Essay on Our Town by Thorton Wilder

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Somewhere among the grassy hills of New Hampshire lies a very small town called Grover’s Corners. This village at least exists in a play, “Our Town”, written by Thornton Wilder. “Our Town” is a play that is divided into three acts, “Daily Life”, “Love and Marriage”, and “Life and Death”, accordingly. The play, by each act, describes the world of the very small town of Grover’s Corners and the people living and communicating in that secluded town. Unlike other plays, however, “Our Town” has no scenery when performed. There is only a trellis, table and chairs for those “who feel like they have to have scenery”, says the Stage Manager, who acts like a narrator. Everything else, including eating a meal, is pantomimed. Grover’s Corners is very much alike, but also different from the other small town called Newburgh, the space where this story is born, and the projected comparison of this essay. Surprising things can appear when comparing any two things, even a fictional town to an actual one.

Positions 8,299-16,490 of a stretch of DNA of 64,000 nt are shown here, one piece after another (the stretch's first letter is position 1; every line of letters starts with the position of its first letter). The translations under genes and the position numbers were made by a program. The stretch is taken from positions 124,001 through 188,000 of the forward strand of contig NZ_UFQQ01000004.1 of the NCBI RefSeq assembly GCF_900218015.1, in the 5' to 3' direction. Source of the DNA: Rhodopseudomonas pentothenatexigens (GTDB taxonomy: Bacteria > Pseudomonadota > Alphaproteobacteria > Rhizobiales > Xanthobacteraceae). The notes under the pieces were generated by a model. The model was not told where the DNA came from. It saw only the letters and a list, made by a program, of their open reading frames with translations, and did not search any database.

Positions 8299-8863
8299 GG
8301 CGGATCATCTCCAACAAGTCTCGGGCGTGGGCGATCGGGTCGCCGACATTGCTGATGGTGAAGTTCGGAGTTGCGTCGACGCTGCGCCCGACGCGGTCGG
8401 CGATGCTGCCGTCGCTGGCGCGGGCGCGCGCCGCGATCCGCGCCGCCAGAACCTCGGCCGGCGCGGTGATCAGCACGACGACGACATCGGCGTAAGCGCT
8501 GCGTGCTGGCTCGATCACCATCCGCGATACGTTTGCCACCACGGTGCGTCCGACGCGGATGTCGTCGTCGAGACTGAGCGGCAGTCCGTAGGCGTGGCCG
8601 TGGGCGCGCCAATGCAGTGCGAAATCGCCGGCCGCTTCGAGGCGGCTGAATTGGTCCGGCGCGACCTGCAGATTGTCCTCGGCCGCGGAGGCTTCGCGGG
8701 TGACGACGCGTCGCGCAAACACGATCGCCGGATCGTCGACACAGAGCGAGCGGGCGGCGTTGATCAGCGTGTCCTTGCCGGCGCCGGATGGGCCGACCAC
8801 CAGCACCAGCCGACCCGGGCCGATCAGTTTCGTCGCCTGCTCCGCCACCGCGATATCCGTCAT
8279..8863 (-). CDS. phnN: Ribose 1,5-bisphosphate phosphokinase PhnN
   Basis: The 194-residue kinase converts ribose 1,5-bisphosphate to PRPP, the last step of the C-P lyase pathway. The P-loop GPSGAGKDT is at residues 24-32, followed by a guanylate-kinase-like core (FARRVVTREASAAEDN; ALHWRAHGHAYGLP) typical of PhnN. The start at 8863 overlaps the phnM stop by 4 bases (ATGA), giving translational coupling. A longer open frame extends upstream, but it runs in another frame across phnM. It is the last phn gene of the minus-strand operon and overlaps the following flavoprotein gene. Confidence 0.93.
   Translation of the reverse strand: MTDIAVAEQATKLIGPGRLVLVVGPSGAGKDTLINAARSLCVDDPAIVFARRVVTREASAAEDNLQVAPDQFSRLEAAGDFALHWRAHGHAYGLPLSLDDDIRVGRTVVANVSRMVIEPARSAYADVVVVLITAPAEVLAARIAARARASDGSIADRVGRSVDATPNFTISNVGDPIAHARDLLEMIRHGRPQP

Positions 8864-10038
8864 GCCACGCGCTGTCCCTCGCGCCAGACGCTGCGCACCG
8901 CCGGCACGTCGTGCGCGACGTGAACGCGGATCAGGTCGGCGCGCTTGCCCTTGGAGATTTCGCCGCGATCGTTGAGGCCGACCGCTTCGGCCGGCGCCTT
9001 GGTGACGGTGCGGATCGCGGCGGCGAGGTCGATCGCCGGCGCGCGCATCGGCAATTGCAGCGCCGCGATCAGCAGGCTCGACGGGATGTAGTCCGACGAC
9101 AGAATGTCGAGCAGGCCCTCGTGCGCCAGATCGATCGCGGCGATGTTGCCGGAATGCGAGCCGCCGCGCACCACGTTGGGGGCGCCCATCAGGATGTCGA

Grover’s Corners and Newburgh surprisingly have several things in common, although it does not seem like it at first. The similarities emerge if one looks closely, like finding gold or gems under a mountain of rocks and debris. Geographically, Grover’s Corners and Newburgh are both rather diminutive settlements lost in a sea of larger cities and the broad, spacious fields of the United States of America. They are both surrounded by rolling hills and agricultural farms to some extent, and they are located in northern states. They each have a rich history, dating back to the Civil War, and they have a railroad and other important buildings that a town requires: a post office, the town hall, a jail, a school and so forth. Fossils dating before anth...

... middle of paper ...’s Corners, New Hampshire. Grover’s Corners has everything that a rural community should have, like Newburgh, but it is less populated than said namesake. Newburgh is modern, but the Grover’s Corners people are considerate and thankful of the Earth (realized in Act III). “Our Town’s” setting sets the mood of the entire story and plays the role of symbolism in a certain sense. In pertinence to today, “Our Town” is considered a “true American play” and it is highly unique for the lack of scenery and props in its performances. A personal opinion would approve this, because it lets someone living today know what it was like to have lived in early 20th century America, and in a secluded community nonetheless. “Our Town”, however fictional it may be, is a touching play that still relates to and identifies with a similar town, despite the great distance in between.

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